Debbie and I cooked together Friday night, she just back from10 days on the road.
We had a boatload of veggies of different kinds, including the “stretch” eggplant, old cauliflower, a big zucchini (supposed to be less tender, per Debbie and others), a package of pre-sliced mushrooms.
So Debbie suggests we make ratatouille, which I look up in Mark Bittman. He says it’s a pretty loosey-goosey dish, very tolerant of variations. Debbie agrees. This only redoubles my Monk-ish wish to exactly follow orders, so I follow Mark as closely as I can. Unfortunately, I forget to put in tomatoes which, Debbie tells me afterward during criticism-and-self-criticism, is one of the anchor tenants of the dish’s flavor. Oh well. It was kind of bland, although the textures were pretty good.
She put in some crushed tomatoes from a open box, and we’ll try them this morning with scrambled eggs.
Don’t get me wrong. I love the taste of garlic. But garlic as a food to be prepared? Fugettaaboutdit. The husk around the garlic cloves is gnarly and refractory. I hit it and hit it with the heel of the knife, and it’s still hard to peel. And then the garlic sticks to your fingers and your knife as you cut it.
I would take pre-minced garlic any day of the week. But Debbie forbids it in our house. Maybe she’s right. But can someone please intervene with The Management to make garlic easier to work with?
All this because I had to chop up a couple of cloves of garlic for the Eggplant and garlic lettuce cups recipe I made from Epicurious. (Our “stretch vegetable” for the week was an eggplant, and I bought a tub of pre-cut mushroom on an impulse in the Whole Foods.)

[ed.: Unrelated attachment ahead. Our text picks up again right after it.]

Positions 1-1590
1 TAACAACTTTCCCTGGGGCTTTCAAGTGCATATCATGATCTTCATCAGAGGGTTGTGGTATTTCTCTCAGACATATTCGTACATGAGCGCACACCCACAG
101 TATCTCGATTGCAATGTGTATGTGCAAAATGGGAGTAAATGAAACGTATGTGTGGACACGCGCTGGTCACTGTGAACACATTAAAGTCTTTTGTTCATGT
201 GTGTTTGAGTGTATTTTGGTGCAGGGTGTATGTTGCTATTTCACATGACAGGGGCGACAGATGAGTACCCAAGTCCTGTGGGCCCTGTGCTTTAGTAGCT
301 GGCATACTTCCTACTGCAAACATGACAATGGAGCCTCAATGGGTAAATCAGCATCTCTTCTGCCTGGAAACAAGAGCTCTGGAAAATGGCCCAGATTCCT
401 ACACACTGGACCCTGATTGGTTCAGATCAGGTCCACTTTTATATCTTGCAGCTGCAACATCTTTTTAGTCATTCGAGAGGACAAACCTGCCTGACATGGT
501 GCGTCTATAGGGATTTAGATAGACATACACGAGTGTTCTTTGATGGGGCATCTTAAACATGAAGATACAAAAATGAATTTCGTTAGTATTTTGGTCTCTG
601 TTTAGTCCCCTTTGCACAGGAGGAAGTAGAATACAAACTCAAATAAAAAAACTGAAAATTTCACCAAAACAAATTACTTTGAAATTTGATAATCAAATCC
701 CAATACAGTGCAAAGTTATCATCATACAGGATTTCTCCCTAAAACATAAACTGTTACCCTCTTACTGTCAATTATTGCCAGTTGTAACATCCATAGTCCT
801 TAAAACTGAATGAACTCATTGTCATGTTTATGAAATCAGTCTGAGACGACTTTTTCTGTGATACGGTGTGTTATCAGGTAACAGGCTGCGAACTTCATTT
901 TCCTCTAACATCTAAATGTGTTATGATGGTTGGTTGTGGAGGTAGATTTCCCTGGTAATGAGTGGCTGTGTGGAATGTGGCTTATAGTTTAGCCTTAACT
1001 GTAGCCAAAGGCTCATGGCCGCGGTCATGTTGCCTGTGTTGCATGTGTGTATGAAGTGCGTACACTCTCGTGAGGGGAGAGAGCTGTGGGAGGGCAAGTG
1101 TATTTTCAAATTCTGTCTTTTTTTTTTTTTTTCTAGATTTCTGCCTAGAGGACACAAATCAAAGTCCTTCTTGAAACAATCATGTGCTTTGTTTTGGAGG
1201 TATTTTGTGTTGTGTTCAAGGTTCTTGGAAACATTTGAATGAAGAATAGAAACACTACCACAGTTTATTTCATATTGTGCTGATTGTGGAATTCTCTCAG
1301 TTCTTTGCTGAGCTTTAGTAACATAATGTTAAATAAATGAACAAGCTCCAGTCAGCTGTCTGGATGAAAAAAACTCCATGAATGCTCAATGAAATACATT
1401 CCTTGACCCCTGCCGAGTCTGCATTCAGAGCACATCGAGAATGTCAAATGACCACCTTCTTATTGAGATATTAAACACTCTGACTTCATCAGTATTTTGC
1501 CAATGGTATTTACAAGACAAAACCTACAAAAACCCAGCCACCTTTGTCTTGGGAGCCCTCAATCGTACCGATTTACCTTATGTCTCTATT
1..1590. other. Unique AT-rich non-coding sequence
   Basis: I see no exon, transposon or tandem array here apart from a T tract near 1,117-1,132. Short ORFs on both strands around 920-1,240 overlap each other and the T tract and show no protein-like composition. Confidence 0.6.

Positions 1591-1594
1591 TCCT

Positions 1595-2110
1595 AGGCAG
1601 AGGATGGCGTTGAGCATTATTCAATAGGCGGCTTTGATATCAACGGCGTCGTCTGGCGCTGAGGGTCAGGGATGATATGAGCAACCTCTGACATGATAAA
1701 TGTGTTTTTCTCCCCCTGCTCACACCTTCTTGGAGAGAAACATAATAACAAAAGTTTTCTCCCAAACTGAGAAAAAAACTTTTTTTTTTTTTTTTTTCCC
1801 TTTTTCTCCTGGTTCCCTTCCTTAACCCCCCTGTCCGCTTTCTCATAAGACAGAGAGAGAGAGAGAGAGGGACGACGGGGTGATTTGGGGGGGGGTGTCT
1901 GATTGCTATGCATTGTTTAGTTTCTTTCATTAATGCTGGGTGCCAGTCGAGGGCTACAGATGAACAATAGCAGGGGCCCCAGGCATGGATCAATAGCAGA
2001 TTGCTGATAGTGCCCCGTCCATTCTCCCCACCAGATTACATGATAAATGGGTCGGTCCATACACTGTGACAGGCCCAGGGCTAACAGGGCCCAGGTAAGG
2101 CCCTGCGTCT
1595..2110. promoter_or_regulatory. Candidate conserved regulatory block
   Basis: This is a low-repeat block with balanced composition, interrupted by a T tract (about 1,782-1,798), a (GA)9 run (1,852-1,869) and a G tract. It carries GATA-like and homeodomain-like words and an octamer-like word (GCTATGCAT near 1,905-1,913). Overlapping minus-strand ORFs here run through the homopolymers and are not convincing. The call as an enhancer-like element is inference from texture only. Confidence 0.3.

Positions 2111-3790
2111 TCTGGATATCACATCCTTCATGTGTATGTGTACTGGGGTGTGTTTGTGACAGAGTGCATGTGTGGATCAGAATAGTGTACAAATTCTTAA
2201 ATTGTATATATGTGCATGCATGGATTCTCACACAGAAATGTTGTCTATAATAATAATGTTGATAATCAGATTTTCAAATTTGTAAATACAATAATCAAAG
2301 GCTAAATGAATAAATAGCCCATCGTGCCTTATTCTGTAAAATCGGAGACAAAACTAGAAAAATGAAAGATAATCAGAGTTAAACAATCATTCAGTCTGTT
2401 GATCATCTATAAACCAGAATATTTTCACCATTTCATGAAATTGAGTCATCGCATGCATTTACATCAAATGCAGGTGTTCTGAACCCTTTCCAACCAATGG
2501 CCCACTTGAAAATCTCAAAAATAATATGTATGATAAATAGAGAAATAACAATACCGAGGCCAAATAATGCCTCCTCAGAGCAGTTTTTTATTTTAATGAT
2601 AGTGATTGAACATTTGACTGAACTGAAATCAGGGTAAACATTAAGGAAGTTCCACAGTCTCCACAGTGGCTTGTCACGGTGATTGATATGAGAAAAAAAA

Mara’s back at school, at least for another month. Debbie’s in New Orleans (where we had a very good but not great meal at Cuvee, a hotel-based restaurant in the Central Business District.
So last night I had no one to share my Crummy-ness with, and I cooked solo. (Prior to this year I would have eaten leftovers, frozen food, or gone out.)
Mark Bitman has a good recipe-template for grilled shrimp, and I had some pesto sauce left over, so I just slathered some frozen shrimp in pesto sauce and grilled it under the broiler for 10 minutes (longer because it was frozen).
Mark called for peeled shrimp, but the frozen shrimp I had were unpeeled, so I cooked them unpeeled. when it came time to peel them, I got the Cajun-style effect of getting the sauce all over my fingers as I peeled and thence over the shrimp.
A Caesar salad-style dish (+ almonds and red onion) on the side.
It was just the two of us last night. Debbie had to go to California for a death in the family, but Mara and I didn’t take the easy way out (go out to dinner). We crummy-cooked.
I’ve been longing to find out a good recipe for grilled vegetables, or, more correctly, a theory of grilled vegetables that would allow me to generate a number of good recipes.
As usual, I went to epicurious first, and came up with Grilled Vegetables with Mint Raita. We’re big raita fans in our house, so it looked great. You basically toss the vegetable chunks in oil and curry powder (well, garam masala, but I’ll be damned if I know the difference between those two), grill on skewers, and serve with mint raita.